• internal rules or guidelines
  • environments or job sites
  • products you're manufacturing
  • techniques that make the materials your workers handle more dangerous or harder to manipulate
  • substances or chemicals that may require better gloves or full-body protection

Any of these might make the PPE that was perfect last year less than ideal for what you're doing now. It's also worth asking if any new OSHA rules affect the PPE you choose.

Normalization of Deviance
Periodic PPE reviews can even help with problem areas you may not have noticed. Do you find yourself issuing more reminders than you used to?

You might be falling victim to Normalization of Deviance.1 This happens when one worker begins to bend the rules. Other workers see that person slacking off on safety, and they think it's acceptable—so they start to mimic the behavior. Their bad example leads others to see it as normal and, before you know it, you're telling every other worker to wear their safety glasses. One way to break out of this pattern is to start fresh.

Review your PPE and ask your workers why they were reluctant to wear it in the first place. You might find that you have comfort or safety issues that you weren't aware of. Or it may be as simple as workers not liking the way they look in their gear.2 Getting worker buy-in to new PPE choices can eliminate many of your daily headaches.

Workers' Changing Needs
Ideally, we all want our workers to stick around. Training costs time and money, and there's no substitute for a veteran worker whom you can count on to know the ropes and do the job. But more years on the job mean more candles on the birthday cake, so it's important to review your PPE choices to be sure you're providing everything your aging workforce needs. This may include:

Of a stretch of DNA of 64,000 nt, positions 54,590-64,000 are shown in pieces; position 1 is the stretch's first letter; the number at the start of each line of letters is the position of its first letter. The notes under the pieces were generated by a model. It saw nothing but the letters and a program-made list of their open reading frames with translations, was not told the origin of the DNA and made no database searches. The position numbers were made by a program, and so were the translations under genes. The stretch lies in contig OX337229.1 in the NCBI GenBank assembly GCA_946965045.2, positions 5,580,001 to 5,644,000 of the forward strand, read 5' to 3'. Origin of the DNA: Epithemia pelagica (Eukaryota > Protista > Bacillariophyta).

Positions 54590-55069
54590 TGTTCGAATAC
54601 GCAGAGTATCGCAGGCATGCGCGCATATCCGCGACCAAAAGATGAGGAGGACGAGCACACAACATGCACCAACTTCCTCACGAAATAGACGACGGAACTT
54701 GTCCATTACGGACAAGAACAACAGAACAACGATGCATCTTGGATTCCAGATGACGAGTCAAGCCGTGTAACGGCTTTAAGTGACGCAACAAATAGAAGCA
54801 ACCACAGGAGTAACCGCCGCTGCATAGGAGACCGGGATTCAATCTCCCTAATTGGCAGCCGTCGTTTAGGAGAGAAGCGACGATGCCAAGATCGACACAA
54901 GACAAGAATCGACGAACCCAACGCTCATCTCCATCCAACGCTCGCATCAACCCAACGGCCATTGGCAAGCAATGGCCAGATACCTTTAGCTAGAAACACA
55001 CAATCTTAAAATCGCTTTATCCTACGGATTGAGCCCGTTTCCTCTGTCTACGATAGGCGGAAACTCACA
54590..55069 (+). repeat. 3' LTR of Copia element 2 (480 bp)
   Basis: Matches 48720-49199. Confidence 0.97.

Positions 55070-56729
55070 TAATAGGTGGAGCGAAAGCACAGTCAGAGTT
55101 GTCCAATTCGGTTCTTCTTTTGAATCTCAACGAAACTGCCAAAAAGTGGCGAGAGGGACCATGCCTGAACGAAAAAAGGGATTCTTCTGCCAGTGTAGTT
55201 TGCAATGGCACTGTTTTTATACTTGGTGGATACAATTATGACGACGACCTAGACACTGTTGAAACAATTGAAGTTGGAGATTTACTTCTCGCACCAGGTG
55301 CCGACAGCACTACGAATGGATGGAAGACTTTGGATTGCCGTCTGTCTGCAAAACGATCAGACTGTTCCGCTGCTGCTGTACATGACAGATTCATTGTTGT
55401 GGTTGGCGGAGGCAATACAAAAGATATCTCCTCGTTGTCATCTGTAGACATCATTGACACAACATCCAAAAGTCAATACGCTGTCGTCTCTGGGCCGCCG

• prescription safety eyewear for workers who used to wear regular safety glasses but now need a little help with close or distant vision
  • PPE with better dexterity and flexibility to reduce fatigue
  • headsets to improve noise attenuation and sound quality in loud environments

Even younger workers might benefit from a periodic review if they have physical considerations such as back strain or other chronic pain.

Better Safe than Sorry
If you review your PPE choices and find that everything you're using is still a perfect fit, you've probably at least learned something from the extra check-in with your workers. But if you find that there's an issue you missed or some way you can do things better, you may have avoided an accident or injury. If you don't feel you have the time, consult a safety expert who can perform a thorough safety assessment.

Protecting your workers is too important to get by on good enough. Review your PPE to maximize your workers' safety!

References
1. https://www.magidglove.com/safety-matters/stop-normalization-of-deviance.aspx
2. https://www.magidglove.com/safety-matters/cool-looking-ppe-ensures-safety.aspx

This article originally appeared in the June 2019 issue of Occupational Health & Safety.